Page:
Christian Krohg (1852–1925), Seamstress’s Christmas Eve (1921), oil on canvas, dimensions not known, Nordnorsk Kunstmuseum, Tromsø, Norway. Wikimedia Commons.

Among the few who continued to paint Naturalist works were Léon Lhermitte in France, and Christian Krohg in Norway. Painting was changing rapidly, and by the early twentieth century realism was left to photography.

8 Outcome

There is little evidence that Naturalism changed society, although in the Nordic countries it was an influential element in social and political change, with the advent of social democratic movements.

A little realist or Naturalist painting survived during the twentieth century, when many were making intensely introspective works which didn’t attempt to depict scenes from the real world. It did influence the altered realities depicted often near-photographically by Surrealists.

Thomas Calloway “Tom” Lea III (1907-2001), The 2000 Yard Stare (1944), oil on canvas, 91.4 x 71.1 cm, U.S. Army Center of Military History, Fort Belvoir, VA. By US Army, Tom Lea, via Wikimedia Commons.

Perhaps Naturalism’s greatest influence was not in painting, but in the new art of photography.


Down and out: Vagrants
Down and Out: Homeless
The drowned man
Utonula, the drowned woman
By the Sweat of their Brow – people at work 1
By the Sweat of their Brow – people at work 2
Woman Sewing: By hand 1
Woman Sewing: By hand 2
Woman Sewing: Slave to the sewing machine
The Rise of the Clinic: 1, family medicine
The Rise of the Clinic: 2, hospitals
Anatomy lessons, autopsies, and surgery: they’re different
In Hospital: 2, Light
Painting the Class: schools from 1860 to 1907
The Art of the Law: paintings of courts 1, to 1903
The Art of the Law: paintings of courts 2, Forain and court artists
All Out! Paintings of strikes
The Franco-Prussian War: Depicting defeat
The Franco-Prussian War: Destruction of Paris
The Franco-Prussian War: Aftermath
The Murder of Marat: Painting politics and perception
The Tables Turned: Painters paint photographers
Faites vos jeux: gambling on canvas 2, after 1850
Fly Like a God: Paintings of flight before Blériot
Fire, Fire 1: Brandjes and Napoleon
Fire, Fire 2: London and Frederiksborg Castle are burning
Umbrellas: Stop the rain
Umbrellas: Stop the sun

Individual Artists

Christian Krohg
1 – beginnings
2 – the fatigued and the fallen
3 – family and famine
4 – sailors and models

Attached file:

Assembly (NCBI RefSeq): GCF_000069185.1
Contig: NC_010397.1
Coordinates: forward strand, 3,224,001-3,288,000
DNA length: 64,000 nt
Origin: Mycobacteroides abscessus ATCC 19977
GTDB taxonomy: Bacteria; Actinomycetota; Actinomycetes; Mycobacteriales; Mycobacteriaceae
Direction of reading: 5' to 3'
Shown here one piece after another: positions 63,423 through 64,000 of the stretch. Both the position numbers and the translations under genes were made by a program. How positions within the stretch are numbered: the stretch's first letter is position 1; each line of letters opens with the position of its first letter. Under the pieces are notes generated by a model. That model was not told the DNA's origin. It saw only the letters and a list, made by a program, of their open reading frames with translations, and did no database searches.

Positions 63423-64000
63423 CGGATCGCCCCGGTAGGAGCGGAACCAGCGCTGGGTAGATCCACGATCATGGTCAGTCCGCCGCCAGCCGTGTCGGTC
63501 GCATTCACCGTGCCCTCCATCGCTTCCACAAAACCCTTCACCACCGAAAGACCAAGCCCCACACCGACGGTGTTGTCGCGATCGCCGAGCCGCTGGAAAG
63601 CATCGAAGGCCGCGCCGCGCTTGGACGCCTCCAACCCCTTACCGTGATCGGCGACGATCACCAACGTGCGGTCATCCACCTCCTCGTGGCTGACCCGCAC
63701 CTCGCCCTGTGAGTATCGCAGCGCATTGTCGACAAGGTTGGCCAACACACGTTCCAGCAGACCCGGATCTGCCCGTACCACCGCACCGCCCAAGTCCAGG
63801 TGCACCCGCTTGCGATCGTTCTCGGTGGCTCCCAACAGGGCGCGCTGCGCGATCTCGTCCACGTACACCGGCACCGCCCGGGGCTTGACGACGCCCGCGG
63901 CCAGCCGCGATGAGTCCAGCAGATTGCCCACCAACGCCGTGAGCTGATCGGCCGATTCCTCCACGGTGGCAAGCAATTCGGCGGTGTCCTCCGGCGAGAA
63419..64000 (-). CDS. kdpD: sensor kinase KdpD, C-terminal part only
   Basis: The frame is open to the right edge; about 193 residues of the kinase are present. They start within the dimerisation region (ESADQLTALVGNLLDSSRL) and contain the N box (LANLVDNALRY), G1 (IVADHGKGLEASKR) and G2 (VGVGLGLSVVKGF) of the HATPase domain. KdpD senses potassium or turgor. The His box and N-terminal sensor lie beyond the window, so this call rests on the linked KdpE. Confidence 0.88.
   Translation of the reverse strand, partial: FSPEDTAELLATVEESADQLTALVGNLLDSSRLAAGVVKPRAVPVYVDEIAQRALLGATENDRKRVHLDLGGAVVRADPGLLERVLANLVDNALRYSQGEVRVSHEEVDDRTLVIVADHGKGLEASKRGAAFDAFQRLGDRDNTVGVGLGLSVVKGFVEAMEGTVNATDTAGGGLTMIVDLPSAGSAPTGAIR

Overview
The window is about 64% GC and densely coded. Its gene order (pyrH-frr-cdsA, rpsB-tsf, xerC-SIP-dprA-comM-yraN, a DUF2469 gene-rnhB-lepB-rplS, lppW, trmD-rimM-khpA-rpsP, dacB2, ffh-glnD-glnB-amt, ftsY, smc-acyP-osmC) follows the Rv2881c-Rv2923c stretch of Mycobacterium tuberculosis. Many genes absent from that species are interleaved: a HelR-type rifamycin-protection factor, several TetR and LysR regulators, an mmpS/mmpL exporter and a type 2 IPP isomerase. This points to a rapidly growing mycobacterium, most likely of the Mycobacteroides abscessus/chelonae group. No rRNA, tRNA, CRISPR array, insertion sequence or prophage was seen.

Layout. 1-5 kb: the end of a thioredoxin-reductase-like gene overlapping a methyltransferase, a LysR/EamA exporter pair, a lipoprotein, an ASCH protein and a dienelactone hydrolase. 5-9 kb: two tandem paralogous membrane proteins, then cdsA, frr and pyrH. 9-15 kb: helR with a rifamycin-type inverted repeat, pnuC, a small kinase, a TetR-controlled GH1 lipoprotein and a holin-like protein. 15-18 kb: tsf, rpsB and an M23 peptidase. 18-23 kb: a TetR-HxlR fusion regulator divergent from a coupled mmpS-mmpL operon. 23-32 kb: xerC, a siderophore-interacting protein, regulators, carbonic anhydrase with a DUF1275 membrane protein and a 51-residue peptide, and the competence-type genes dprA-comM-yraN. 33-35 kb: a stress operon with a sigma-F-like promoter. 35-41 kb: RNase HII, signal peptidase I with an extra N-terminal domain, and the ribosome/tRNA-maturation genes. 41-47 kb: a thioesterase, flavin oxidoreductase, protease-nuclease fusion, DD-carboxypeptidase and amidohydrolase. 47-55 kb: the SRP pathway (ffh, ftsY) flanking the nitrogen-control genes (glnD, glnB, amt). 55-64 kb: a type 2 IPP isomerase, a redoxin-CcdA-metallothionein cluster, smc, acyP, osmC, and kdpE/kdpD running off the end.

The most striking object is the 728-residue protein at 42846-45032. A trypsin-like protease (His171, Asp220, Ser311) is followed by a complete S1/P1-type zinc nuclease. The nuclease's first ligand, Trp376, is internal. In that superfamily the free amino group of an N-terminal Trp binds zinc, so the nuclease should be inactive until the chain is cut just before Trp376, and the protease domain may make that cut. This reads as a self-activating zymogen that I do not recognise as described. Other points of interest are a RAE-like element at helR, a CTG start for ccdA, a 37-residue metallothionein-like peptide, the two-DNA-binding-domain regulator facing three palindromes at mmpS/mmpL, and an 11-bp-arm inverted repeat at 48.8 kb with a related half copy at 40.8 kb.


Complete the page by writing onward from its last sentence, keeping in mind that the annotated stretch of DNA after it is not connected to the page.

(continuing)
HA Brendekilde and LA Ring
HA Brendekilde 1883-1889
LA Ring 1882-1889
HA Brendekilde 1889-1894
LA Ring 1890-1894
HA Brendekilde 1895-1906
LA Ring 1895-1906
HA Brendekilde 1906-1914
LA Ring 1906-1914
HA Brendekilde 1915-1942
LA Ring 1915-1933
Moments of Genius

Jules Bastien-Lepage: Avatar of Naturalism, 1
Jules Bastien-Lepage: Avatar of Naturalism, 2
George Breitner
Amsterdam for Real: Paintings of George Breitner 1
Amsterdam for Real: Paintings of George Breitner 2
Eugène Buland
A Civic Starkness: Paintings of Eugène Buland
Alexandre Cabanel and pupils
Alexandre Cabanel and his pupils: the master
Alexandre Cabanel and his pupils: the pupils
Gustave Caillebotte
The Naturalism of Gustave Caillebotte 1
The Naturalism of Gustave Caillebotte 2
Pascal Dagnan-Bouveret
Painting and Photography: the work of Pascal Dagnan-Bouveret 1
Painting and Photography: the work of Pascal Dagnan-Bouveret 2
Édouard Debat-Ponsan
The painted politics of Édouard Debat-Ponsan
Albin Egger-Lienz
Albin Egger-Lienz: early Naturalism, 1887-1903
Albin Egger-Lienz: Work and War, 1904-1926
Émile Friant
The Last Naturalist: Émile Friant, 1
The Last Naturalist: Émile Friant, 2
Antonino Gandolfo
Down and Out in Catania: paintings of Antonino Gandolfo
Jean Geoffroy: the world of the child
Surgery, sinners, and soirées: the paintings of Henri Gervex
Jean Geoffroy
Erik Henningsen: the thirsty man
Aksel Johannessen
Aksel Johannessen’s street women and drunkards, 1
Aksel Johannessen’s street women and drunkards, 2
Henry Lerolle
The Organ Rehearsal: The paintings, friends, and collection of Henry Lerolle
Léon Lhermitte
Gleaners, Markets and Scientists: Paintings of Léon Lhermitte 1
Gleaners, Markets and Scientists: Paintings of Léon Lhermitte 2
Bruno Liljefors
No Greater Naturalist: Paintings of Bruno Liljefors, 1
No Greater Naturalist: Paintings of Bruno Liljefors, 2
Jules-Alexis Muenier
The Real Jules-Alexis Muenier: 1 Paintings
The Real Jules-Alexis Muenier: 2 Painting from photographs
Alberto Pasini
Alberto Pasini’s Oriental World, 1
Alberto Pasini’s Oriental World, 2
Fernand Pelez
Street Urchins: Paintings of Fernand Pelez
Alfred Roll
Strikes, Politics, and Zola’s ‘Germinal’: Paintings of Alfred Roll
Frits Thaulow
Ripples in Reality: The Landscape Paintings of Frits Thaulow, 1
Ripples in Reality: The Landscape Paintings of Frits Thaulow, 2
Fritz von Uhde
A German Naturalist? Fritz von Uhde 1
A German Naturalist? Fritz von Uhde 2
Berthold Woltze
Berthold Woltze and his problem pictures

Recommended Books

Øystein Sjåstad (2017) Christian Krogh’s Naturalism, U Washington Press. ISBN 978 0 295 74206 9.
Richard Thomson (2010) Art of the Actual, Naturalism and Style in Early Third Republic France, 1880-1900, Yale UP. ISBN 978 0 300 17988 0.
Gabriel P Weisberg (1992) Beyond Impressionism, The Naturalist Impulse in European Art 1860-1905, Thames & Hudson. ISBN 978 0500 23643 7.
Gabriel P Weisberg et al. (2010) Illusions of Reality, Naturalist Painting, Photography, Theatre and Cinema, 1875-1918, Van Gogh Museum et al. ISBN 978 90 6153 941 4.